Subscribe to our newsletter

Credit: Maia Venezuela


Kate Bush recalls listening to David Bowie for the first time

It comes as no surprise that Kate Bush was a huge David Bowie fan. The eclectic and experimental ‘Wuthering Heights’ genius took a lot of her cues from Bowie. Evidently, both paved their own ways in music, not adhering to the mores of the time, thus gaining their swathes of diehard fans. David Bowie was one of the first to break down the walls of possibility in music and culture.

Born David Robert Jones in Brixton, London 1947, the icon we know as David Bowie went on to inspire generations. He defied almost every convention possible in the ’70s and onwards. Although he started his career in the late ’60s, after the release of the 1972 effort The Rise and Fall of Ziggy Stardust and the Spiders from Mars, Bowie’s star as a pioneer began to rise meteorically. 

The 1960s and ’70s were undoubtedly a time of great social upheaval. The tectonic plates of culture started to shift in a momentous direction; the old values of the past were stopped dead in their tracks by the burgeoning concept of possibility. This affected everything. Music, fashion, film and culture, in general, felt the effects of this earthquake most.  

One only has to note the vast array of pioneers from across the spectrum that these periods produced. David Bowie was one of the brightest lights, and, in addition to his trailblazing and ephemeral aesthetic, sonically, he paved the way for generations of those going against the grain. His unconventional lyrics and themes helped to cement his status.

One of the most iconic artists Bowie spawned was Kate Bush. In 2018, as part of a bumper vinyl box set, ‘Humming’ was released. The track was a pre-fame song a 15-year-old Bush wrote about none other than Bowie. Before its release, the rare track had existed in the shadows of Bush’s career known as ‘Maybe’ and even ‘Davy’. The latter is an obvious reference to Bowie’s real name. Written when Bowie had sent Ziggy back into space and had taken up the guise of the sinister, all-knowing Aladdin Sane, the lyrics of ‘Humming‘ convey a sense of yearning for Stardust that the teenage Bush was evidently missing.

When Bush heard of Bowie’s sad passing in 2016, she wrote: “David Bowie had everything. He was intelligent, imaginative, brave, charismatic, cool, sexy and truly inspirational both visually and musically. He created such staggeringly brilliant work, yes, but so much of it and it was so good. There are great people who make great work but who else has left a mark like his? No one like him.”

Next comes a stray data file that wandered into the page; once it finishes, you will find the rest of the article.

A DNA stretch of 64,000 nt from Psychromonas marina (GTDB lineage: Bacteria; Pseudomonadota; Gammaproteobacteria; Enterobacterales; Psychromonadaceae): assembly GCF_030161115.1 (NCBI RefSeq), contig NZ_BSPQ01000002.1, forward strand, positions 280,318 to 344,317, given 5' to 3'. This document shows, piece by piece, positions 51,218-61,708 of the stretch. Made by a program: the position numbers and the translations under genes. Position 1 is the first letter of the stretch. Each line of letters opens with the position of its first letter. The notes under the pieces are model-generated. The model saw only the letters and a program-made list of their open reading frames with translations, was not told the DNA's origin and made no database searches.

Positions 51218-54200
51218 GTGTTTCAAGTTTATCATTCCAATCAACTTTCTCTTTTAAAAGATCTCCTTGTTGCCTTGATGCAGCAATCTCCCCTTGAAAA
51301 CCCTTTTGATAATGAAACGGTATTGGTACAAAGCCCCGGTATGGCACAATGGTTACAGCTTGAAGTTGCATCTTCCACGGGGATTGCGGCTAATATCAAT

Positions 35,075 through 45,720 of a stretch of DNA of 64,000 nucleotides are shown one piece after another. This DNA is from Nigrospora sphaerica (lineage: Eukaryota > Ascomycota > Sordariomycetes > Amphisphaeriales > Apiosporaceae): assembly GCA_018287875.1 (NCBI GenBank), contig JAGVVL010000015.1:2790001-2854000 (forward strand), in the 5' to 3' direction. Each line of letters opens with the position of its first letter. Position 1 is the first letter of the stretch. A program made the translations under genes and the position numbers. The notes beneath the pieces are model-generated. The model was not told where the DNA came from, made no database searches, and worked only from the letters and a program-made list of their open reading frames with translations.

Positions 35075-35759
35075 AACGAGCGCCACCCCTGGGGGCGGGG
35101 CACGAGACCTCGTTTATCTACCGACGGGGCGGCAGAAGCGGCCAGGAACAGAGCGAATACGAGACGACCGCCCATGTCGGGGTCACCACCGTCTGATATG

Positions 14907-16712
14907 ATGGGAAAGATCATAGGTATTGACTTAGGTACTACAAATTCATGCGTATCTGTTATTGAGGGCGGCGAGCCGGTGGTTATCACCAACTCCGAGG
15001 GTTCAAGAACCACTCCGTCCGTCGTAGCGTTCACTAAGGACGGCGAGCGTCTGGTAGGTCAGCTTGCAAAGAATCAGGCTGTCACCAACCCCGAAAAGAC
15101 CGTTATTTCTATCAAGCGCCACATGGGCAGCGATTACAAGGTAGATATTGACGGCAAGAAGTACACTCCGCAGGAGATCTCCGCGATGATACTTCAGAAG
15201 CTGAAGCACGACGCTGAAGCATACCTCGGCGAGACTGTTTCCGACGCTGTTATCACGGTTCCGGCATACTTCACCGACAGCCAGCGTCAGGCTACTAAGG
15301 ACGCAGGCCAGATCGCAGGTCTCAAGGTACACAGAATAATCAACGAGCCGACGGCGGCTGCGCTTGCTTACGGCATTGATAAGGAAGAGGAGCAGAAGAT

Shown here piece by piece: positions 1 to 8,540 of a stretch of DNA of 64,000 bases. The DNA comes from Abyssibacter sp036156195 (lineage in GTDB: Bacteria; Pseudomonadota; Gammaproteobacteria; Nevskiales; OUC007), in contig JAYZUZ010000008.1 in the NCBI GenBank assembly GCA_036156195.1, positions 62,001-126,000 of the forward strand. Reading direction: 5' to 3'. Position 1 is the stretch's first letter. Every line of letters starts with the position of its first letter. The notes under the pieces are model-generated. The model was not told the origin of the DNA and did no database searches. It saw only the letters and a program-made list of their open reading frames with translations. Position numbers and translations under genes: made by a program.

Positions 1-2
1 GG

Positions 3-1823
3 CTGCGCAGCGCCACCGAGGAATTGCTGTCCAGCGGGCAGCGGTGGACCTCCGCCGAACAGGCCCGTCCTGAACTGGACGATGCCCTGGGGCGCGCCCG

Bush’s retrospective account of Bowie following his death was not the first time she’d publicly declared the inspiration he had on her. In an interview in 2007, she divulged in some detail the effect the flame-haired maniac had had on her artistic and personal development. She even recalled being one of the screaming diehard fans at that iconic final performance by Ziggy Stardust and the Spiders from Mars on 3rd July 1973. Bush makes clear, though, that hearing Bowie for the first time had a life-changing effect.

“I was sitting in my bath, submerged in bubbles, listening to Radio Luxembourg when I heard David Bowie for the first time,” she once said. “‘There’s a starman waiting in the sky’. I thought it was such an interesting song and that he had a really unusual voice. Soon I was to hear that track everywhere, and Bowie’s music became a part of my life.”

She continued: “Was it Bo-Wie, Bowie or B’wee? Everything about him was intriguing. When I saw him on Top Of The Pops he was almost insect-like, his clothing was theatrical and bizarre; was that a dress? No one was sure, but my conclusion was that he was quite beautiful. His picture found itself on my bedroom wall next to the scared space reserved solely for my greatest love — Elton John.

“A fantastic songwriter with a voice to match, Bowie had everything. He was just the right amount of weird, obviously intelligent and, of course, very sexy. Ziggy played guitar. And I was there to see his last show as Ziggy Stardust with The Spiders From Mars. The atmosphere was just so charged that at the end, when he cried, we all cried with him.”

Detailing further, Bush added: “Working at Abbey Road studios some years later, I popped in to see a friend on another session…I was stopped in my tracks. Standing elegantly poised behind the console was David Bowie. He was lit from above and smoking a cigarette. He said, ‘Hello Kate’. I froze on the spot and said, ‘Er…Hello’, and then left the room, caught my breath outside the door and didn’t dare to go back in again. We’ve met many times since then and I don’t have to leave the room any more….or do I?

“He’s made all the right moves, each album exploring a new sound, a new way of looking at things, experimental and brave,” she continued. “Starring in The Man Who Fell To Earth made him a successful actor as well. His introduction to The Snowman animation, although brief, made the film more poignant, as if the whole thing somehow belonged to him. I just loved his hilarious Extras cameo, and the quirky Tesla in The Prestige. He is the quintessential artist, always different and ever surprising, an inspiration for us all.”

Clearly, Bush was in awe of Bowie throughout her career. Right from the moment she first heard him, gracing the airwaves of the esteemed Radio Luxembourg. Not only does she reveal that she was a big glam-rock fan, noting her love for Elton John, she, however unwittingly, indicates that the teenage girl who fell in love with Bowie never died. This makes her one of the countless fans that the chameleonic Bowie made an indelible cerebral mark on.

Listen to ‘Humming’ below.